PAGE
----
More than 20 people were arrested in Tucson, Ariz., on Friday after they chained themselves to buses holding immigration detainees at a federal courthouse.
Those arrested were among about 100 activists protesting Operation Streamline, a program run by the Department of Homeland Security that prosecutes people suspected of illegally crossing the border into the U.S. from Mexico. Activists say they succeeded in delaying the court proceedings for the day, meaning the approximately 70 detainees on the buses the activists chained themselves to were not prosecuted.
“We delivered a very strong message both to Operation Streamline and also to the president,” said Marisa Franco, an organizer of the protest.
Protesters frustrated by the lack of progress on immigration reform have sometimes resorted to more drastic tactics, such as Friday's protest and another incident in Tucson earlier this week when activists surrounded Border Patrol agents who were attempting to arrest two men stopped for a traffic violation. Police used pepper spray on the crowd to break up the protest, the Arizona Daily Star reported.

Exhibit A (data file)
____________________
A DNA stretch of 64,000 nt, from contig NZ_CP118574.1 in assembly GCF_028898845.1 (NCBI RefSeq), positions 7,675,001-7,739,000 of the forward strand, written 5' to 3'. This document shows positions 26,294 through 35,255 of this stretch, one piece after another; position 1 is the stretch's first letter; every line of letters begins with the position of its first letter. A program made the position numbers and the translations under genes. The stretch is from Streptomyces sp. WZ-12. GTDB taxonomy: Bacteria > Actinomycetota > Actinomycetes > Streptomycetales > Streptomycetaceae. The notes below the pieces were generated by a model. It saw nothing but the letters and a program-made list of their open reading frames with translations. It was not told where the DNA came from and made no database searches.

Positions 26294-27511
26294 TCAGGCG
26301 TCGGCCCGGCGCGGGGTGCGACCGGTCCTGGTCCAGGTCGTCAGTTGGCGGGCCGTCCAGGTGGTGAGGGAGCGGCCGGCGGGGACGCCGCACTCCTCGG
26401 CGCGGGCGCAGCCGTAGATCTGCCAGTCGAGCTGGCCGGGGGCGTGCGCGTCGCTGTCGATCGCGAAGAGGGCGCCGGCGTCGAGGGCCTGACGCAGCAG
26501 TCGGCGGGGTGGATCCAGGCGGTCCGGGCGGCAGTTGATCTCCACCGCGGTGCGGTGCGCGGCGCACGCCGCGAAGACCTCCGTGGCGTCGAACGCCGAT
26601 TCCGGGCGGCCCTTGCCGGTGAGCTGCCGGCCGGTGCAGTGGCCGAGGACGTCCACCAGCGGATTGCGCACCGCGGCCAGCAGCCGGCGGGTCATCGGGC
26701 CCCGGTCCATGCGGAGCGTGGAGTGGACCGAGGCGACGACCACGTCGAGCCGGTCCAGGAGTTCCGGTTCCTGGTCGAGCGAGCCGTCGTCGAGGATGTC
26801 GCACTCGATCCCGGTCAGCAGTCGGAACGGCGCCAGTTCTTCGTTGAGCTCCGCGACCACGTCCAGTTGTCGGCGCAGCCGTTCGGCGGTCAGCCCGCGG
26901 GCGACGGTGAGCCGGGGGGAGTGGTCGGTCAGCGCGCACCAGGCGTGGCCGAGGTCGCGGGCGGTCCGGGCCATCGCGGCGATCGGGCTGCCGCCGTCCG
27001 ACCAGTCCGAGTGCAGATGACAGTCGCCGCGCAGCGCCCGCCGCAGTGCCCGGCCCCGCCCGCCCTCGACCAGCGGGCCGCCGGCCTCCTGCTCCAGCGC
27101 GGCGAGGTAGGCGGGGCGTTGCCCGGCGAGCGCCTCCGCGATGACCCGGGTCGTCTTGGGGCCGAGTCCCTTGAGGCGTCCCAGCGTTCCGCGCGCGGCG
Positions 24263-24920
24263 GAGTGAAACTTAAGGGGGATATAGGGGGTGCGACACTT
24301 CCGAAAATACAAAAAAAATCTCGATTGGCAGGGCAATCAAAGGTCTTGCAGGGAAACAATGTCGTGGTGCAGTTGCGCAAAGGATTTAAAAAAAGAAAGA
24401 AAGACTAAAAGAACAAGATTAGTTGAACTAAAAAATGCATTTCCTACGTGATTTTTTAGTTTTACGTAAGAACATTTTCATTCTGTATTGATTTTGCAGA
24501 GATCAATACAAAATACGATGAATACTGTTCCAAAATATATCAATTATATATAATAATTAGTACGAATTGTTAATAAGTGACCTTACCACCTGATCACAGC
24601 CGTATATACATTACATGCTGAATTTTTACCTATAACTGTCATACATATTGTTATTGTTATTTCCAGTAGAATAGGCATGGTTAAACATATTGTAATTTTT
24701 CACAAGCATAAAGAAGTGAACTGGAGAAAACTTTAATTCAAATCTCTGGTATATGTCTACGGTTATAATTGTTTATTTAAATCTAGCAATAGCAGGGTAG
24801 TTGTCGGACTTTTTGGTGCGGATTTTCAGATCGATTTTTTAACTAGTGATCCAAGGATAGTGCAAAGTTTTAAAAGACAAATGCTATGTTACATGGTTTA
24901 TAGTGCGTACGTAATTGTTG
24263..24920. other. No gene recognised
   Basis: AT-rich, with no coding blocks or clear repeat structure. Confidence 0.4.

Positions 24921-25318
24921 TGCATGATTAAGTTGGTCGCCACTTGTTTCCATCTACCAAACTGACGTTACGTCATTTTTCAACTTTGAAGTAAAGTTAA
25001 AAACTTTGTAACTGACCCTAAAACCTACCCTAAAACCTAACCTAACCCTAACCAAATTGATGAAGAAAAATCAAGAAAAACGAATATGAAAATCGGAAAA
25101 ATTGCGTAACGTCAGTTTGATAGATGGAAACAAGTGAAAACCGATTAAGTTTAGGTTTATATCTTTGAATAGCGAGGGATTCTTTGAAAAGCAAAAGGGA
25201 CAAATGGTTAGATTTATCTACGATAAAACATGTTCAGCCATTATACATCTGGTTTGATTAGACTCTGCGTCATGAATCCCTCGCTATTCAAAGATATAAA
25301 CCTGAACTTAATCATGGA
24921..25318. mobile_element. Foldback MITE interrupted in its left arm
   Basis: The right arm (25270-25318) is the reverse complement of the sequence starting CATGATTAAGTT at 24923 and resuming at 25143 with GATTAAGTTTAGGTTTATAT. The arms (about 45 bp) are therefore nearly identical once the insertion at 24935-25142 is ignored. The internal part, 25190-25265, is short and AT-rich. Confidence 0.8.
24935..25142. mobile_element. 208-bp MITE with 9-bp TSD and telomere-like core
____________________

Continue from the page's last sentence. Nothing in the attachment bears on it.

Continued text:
Franco and the protesters want President Barack Obama to expand to all immigrants his deferred action program, which keeps young immigrants without legal status from being deported. A broader immigration reform effort that would legalize millions of immigrants has stalled in the House after passing the Senate in June.
“We think that ultimately it's a political choice that the president has to make,” Franco said.
Earlier this week, about 100 activists tried to prevent the Border Patrol in Tucson from arresting two men who were stopped over a traffic violation.
On Monday, the protesters travel to Phoenix and will attempt to stop deportations there by demonstrating at an Immigration and Customs Enforcement office.